Aurora Discusses Rising Video Game Machine Fees
The Aurora City Council Finance Committee continues to discuss the possibility of increasing video game machine fees.
But for some, the question seems to be, why?
“Inflation?” Ald said. Sherman Jenkins, at large, a member of the finance committee. “It’s not like it’s killing us.”
The finance committee recently discussed the fees and any possible increases, but members agreed to bring the matter to the committee for further discussion.
Jenkins said city officials sought feedback from club owners and clubs and nonprofits, but officials “didn’t get as much as we would like.”
Joe Lusk, of the Luxemburger Club on the High Street in the East Side, gave some comments during the meeting, but it was similar to what he has pointed out in the past.
Due to the coronavirus pandemic and inflation, any increase in gambling fees at this time would greatly hurt places like Luxies Club. The club is a non-profit organization, which uses much of the money it raises to donate to social service organizations across the city.
He has suggested in the past that the city adopt lower fees for nonprofits than for regular businesses.
At one point, officials said they would consider the idea.
But as it stands, there is a proposal to increase the annual license for each slot from $1,000 to $1,100, and the monthly operating fee from $125 per machine to $175 per machine.
The city’s intention is that the terminal operators – which in the city ordinance means those who supply the machines – bear the additional cost, not the establishment, i.e. the club, organization or business where the machine is located.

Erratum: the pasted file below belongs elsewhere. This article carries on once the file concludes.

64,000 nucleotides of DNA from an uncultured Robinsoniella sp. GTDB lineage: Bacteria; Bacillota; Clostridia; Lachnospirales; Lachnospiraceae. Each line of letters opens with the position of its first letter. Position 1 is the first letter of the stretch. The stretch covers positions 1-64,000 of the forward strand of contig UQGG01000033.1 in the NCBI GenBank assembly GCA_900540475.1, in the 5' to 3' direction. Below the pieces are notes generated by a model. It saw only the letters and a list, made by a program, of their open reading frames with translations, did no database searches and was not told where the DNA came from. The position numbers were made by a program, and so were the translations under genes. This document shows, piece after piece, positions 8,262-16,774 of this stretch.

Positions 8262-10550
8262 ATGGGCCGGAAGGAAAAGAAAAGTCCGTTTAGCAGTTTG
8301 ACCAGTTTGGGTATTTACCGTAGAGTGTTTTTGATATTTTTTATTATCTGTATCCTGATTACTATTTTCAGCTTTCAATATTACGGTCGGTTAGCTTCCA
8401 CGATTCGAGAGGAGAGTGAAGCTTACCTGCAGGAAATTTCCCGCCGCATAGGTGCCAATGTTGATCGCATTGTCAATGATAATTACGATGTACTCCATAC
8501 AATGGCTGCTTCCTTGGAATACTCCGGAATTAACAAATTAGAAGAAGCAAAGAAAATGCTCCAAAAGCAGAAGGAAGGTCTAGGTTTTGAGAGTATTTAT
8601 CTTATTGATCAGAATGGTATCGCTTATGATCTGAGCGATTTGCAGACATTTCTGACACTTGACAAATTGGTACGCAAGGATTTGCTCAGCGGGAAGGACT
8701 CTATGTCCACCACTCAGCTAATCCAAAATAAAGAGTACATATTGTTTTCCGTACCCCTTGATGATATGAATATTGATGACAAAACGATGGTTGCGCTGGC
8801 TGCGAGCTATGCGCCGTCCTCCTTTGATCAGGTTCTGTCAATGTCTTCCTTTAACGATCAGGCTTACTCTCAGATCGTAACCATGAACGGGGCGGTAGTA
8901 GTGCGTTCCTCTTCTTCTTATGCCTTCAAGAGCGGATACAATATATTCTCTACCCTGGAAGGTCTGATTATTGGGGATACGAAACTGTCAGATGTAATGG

According to city figures, the cost of establishing the location of five Fox Example machines would remain the same – at $1,500 per year. But the cost to terminal operators would rise from $7,000 to $10,100 per year.
The new fees won’t go into effect until next year, in October 2023, as per the city’s proposal.
The situation was complicated by a change in state law, which attempted to make establishments and terminal operators share in the cost of the fees, rather than doing what Aurora does, which is to charge operators more. of terminals.
But this recently passed state law is still being evaluated by the Illinois Gaming Commission, which has not issued any guidance on how it should be implemented.
One of the reasons the city started discussing its fees was related to this new state law, but city officials backed down after hearing that the Gaming Commission was not yet ready to implement it.
But the aldermen have referred the question of whether or not to actually increase the contributions to the finance committee, which continues to discuss it.
City officials pointed out that gambling fees have not changed since 2009 and the costs of administering the city’s video game machines may have increased.
Aldus. Carl Franco, 5th Ward, chairman of the finance committee, said he didn’t want the costs of the game to be balanced “on the backs of the taxpayers”.
“If (costs) don’t go up, then I don’t care,” he said. “But if we, the city, are paying more, I don’t think taxpayers should be subsidizing gambling.”